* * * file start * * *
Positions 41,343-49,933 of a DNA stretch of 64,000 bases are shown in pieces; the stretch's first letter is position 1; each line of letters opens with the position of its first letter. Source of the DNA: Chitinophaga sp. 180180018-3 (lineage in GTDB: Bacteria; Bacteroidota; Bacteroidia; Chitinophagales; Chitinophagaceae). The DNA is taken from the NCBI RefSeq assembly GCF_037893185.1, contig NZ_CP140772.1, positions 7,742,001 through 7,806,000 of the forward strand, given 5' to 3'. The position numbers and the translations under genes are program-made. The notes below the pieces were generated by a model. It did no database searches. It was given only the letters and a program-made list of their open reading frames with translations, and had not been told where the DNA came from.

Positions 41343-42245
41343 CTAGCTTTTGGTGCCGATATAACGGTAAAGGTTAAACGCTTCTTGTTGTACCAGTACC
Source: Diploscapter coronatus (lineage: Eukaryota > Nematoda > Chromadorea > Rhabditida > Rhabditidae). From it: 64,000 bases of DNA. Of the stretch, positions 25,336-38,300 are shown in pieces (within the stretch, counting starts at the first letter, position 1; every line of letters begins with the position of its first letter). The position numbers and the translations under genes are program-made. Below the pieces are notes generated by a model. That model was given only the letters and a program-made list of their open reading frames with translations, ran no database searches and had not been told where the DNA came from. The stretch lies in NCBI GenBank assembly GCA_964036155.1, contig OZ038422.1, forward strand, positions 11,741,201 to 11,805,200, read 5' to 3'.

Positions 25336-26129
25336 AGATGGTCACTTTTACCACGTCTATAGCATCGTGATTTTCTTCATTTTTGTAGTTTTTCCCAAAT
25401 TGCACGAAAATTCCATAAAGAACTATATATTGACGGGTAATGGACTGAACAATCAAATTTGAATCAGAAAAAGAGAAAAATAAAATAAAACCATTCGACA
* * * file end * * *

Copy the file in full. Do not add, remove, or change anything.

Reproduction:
Positions 41,343-49,933 of a DNA stretch of 64,000 bases are shown in pieces; the stretch's first letter is position 1; each line of letters opens with the position of its first letter. Source of the DNA: Chitinophaga sp. 180180018-3 (lineage in GTDB: Bacteria; Bacteroidota; Bacteroidia; Chitinophagales; Chitinophagaceae). The DNA is taken from the NCBI RefSeq assembly GCF_037893185.1, contig NZ_CP140772.1, positions 7,742,001 through 7,806,000 of the forward strand, given 5' to 3'. The position numbers and the translations under genes are program-made. The notes below the pieces were generated by a model. It did no database searches. It was given only the letters and a program-made list of their open reading frames with translations, and had not been told where the DNA came from.

Positions 41343-42245
41343 CTAGCTTTTGGTGCCGATATAACGGTAAAGGTTAAACGCTTCTTGTTGTACCAGTACC
Source: Diploscapter coronatus (lineage: Eukaryota > Nematoda > Chromadorea > Rhabditida > Rhabditidae). From it: 64,000 bases of DNA. Of the stretch, positions 25,336-38,300 are shown in pieces (within the stretch, counting starts at the first letter, position 1; every line of letters begins with the position of its first letter). The position numbers and the translations under genes are program-made. Below the pieces are notes generated by a model. That model was given only the letters and a program-made list of their open reading frames with translations, ran no database searches and had not been told where the DNA came from. The stretch lies in NCBI GenBank assembly GCA_964036155.1, contig OZ038422.1, forward strand, positions 11,741,201 to 11,805,200, read 5' to 3'.

Positions 25336-26129
25336 AGATGGTCACTTTTACCACGTCTATAGCATCGTGATTTTCTTCATTTTTGTAGTTTTTCCCAAAT
25401 TGCACGAAAATTCCATAAAGAACTATATATTGACGGGTAATGGACTGAACAATCAAATTTGAATCAGAAAAAGAGAAAAATAAAATAAAACCATTCGACA